Baahubali — The Conclusion

Given my review of the first part and the mixed reviews I heard from others, I did not have too high expectations from this movie. The imagination of SS Rajamouli ought to be commended for sure. The ideas he comes up with in his movies are often very creative. It is just unfortunate that the VFX guys could not meet his vision, yet again. This time it was almost like the graphics department was not even trying.


The good

If there is an ideal king, that character has to be Amarendra Baahubali. The principles espoused by someone like him ought to inspire any kingdom to strive to be better versions of themselves. It is hard to imagine any actor portray this role other than Prabhas. He brings a certain flamboyancy and finesse that fit the character well.

Devasena is how a queen or princess, or any lady for that matter, ought to be — fiercely independent and brave. Anushka does a stellar job, matching and often doing better than Prabhas.

Amarendra & Devasena depict how any couple should be fearless and face the world as long as they do the right thing. They stand by each other no matter how great the odds and that is a good thing to show on screen.

Rana reprising his role as Bhallaladeva was stunning in how much he improved further since the first installment. Though portraying the primary antagonist, his acting was amazing, especially toward the end of the movie — his final scenes in particular. He has come a long way since his completely forgettable roles in Naa Ishtam & Nenu Naa Raakshasi.

The fight choreography was already amazing in the The Beginning but here in the sequel it is even better. I mistakenly credited this to the fight choreographer from the first movie earlier but thanks to Vishy, I now know that this was because of multiple internationally renowned specialists. The “flow” of moves in the fights was a treat to watch. There are some incredulous moves in the wars but let us chalk that up to creative thinking and enjoy them.


My recommendation

The things in the movie to not look forward to follow but then there are spoilers. Figured I’d pen this section first so those who are yet to see the movie don’t need to read beyond this part for now.

A decent movie with VFX that are nowhere near satisfactory. Definitely worth at least one watch at the movies, but not for more than regular price.

Warning: There can be some spoilers below.

The not so good

This has to be one of the biggest letdowns in terms of visual effects as so much more was expected. In the first part you could tell they worked hard to make the graphics look real even though they fell short of international standards. This time it was like they just did not care. Almost every instance of VFX you could easily tell the low quality of work. 
In the first few scenes of Bijjaladeva in the movie you can clearly see Nasser holding his fake arm through his shawl. And it is not just once. It is two or three times. That unfortunately will have to be on Rajamouli and the editing department.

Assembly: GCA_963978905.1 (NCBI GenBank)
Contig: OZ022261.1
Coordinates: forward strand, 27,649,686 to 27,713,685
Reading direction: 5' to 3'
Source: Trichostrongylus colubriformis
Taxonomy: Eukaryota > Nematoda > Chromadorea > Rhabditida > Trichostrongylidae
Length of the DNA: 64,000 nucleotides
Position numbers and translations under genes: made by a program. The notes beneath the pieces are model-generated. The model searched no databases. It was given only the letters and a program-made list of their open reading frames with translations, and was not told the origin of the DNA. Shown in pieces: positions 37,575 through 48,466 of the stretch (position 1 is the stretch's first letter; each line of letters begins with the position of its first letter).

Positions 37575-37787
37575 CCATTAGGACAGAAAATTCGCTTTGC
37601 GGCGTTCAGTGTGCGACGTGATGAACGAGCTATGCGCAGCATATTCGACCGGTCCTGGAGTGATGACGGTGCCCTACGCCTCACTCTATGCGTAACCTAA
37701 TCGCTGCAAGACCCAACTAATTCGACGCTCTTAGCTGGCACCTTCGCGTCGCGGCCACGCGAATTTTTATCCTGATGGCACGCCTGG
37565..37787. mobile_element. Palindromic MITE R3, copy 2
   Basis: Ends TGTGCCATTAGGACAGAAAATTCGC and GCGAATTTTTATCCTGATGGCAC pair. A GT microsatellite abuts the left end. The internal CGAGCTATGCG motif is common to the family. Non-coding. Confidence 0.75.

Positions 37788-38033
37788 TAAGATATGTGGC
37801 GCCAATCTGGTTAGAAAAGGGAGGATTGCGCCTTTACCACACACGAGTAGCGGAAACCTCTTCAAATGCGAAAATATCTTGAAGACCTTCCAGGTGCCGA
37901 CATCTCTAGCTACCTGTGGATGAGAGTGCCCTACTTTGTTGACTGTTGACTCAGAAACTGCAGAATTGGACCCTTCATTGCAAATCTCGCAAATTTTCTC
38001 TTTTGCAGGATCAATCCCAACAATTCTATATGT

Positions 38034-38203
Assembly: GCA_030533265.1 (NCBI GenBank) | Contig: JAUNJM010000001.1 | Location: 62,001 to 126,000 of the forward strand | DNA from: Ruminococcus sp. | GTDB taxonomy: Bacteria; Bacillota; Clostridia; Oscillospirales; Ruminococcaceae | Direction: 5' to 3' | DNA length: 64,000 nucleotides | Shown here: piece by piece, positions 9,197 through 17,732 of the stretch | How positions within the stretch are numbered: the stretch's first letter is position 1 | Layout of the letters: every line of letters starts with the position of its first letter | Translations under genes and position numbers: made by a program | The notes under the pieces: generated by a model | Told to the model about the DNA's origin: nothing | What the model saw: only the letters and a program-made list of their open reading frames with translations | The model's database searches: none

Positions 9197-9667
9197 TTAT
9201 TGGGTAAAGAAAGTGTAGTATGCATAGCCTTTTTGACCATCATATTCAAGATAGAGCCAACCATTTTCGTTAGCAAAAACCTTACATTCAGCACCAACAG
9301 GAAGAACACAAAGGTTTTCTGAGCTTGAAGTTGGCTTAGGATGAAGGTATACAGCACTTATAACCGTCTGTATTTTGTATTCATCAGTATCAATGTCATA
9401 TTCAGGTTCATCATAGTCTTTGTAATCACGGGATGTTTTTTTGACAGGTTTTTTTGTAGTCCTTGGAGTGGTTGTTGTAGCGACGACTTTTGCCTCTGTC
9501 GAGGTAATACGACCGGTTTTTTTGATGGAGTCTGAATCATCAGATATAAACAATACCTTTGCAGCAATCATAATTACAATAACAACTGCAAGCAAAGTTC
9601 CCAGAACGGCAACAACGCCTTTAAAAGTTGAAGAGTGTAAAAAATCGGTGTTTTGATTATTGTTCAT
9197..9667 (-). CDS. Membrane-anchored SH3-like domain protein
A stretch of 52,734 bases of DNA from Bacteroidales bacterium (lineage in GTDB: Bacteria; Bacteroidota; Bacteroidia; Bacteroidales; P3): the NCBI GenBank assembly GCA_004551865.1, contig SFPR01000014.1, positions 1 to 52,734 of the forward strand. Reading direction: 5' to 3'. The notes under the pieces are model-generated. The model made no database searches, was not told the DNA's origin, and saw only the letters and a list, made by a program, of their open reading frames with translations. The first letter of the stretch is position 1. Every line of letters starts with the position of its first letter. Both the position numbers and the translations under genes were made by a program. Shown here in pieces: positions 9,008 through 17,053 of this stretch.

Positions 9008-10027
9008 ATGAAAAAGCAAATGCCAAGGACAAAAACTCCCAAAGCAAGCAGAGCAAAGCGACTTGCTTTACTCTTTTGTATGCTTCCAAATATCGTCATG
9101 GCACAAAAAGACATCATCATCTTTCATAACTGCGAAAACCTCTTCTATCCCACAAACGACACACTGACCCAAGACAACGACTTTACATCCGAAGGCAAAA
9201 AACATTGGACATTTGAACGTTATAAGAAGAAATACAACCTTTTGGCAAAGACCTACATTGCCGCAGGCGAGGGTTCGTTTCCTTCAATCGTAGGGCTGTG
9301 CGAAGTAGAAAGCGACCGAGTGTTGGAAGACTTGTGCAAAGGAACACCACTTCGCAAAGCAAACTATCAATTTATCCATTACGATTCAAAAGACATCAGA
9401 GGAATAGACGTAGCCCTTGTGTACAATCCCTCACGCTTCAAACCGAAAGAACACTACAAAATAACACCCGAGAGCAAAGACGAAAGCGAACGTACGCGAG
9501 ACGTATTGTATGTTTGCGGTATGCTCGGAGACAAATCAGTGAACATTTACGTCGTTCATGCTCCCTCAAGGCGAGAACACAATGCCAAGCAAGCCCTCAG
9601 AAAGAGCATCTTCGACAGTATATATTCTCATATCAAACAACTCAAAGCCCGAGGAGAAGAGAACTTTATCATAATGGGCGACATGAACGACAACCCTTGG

Amarendra traversing the countryside to mingle with his people was VFX or not remotely scenic. It was quite dissatisfying to see Rajamouli did not care enough to shoot these in truly scenic locations that directors often travel to for pointless songs in other movies.
During the swearing in ceremony of Bhallaladeva, in one scene there is a soldier directly behind Amarendra. He is the only one in sight. Yet they did not see it fit to use a real person. Graphics were used which were far from good. It was like an angry animated soldier in #AgeOfEmpires.
I can go on and on but simply put, disappointing in this department to say the least.
I came across this interview with Kamalakannan, the VFX supervisor of this movie. Someone should clarify to him that the audience appreciation was mostly for the scene unfolding on screen at that moment, with the public of Mahishmathi going crazy over their adored leader. While the grandeur of that scene was great, the VFX were again not exactly top notch. I wonder what the reason was to part ways with the first movie’s VFX supervisor. Maybe his levels of acceptance for VFX were higher than Kamal’s. Kamal also mentions that VFX work was sent to Tashkent and Serbia and that they are nowhere on the VFX world map. Maybe that was also a factor for this movie to fall short of expectations in this area.

There was unnecessary comedic relief from Kattappa. For a serious warrior like that to be reduced to a comedy character for so long did not go with what he was portrayed to be. It does not sit well with his character from right when he was a young adult in #riseOfSivagami. Someone like Brahmanandam would have done much better in such a role, possibly as a tag along with Amarendra & Kattappa.

Dialogue delivery by Ramyakrishna had pronunciation mistakes. They could have easily been rectified with proper dubbing. Yet somehow Rajamouli did not deem it required before releasing the movie.

It was “Balakrishna”esque to see Amarendra face off against an entire army almost single-handedly without so much as a scratch but again, the fight choreography made it enjoyable. Maybe Rajamouli was using Legolas from #LordOfTheRings as inspiration for that part.

Devasena was among the best of warriors when younger. It would have been apt if the older Devasena also was given some fight sequences instead of showing her as a helpless angry old woman who stood by doing nothing in the face of war. Remember that Sivagami at the same age and with far less battle skills fought off guards to protect Mahendra Baahubali.

There are many more defects I can point out but you get the idea from all that is explained above. Look past these to enjoy the movie.

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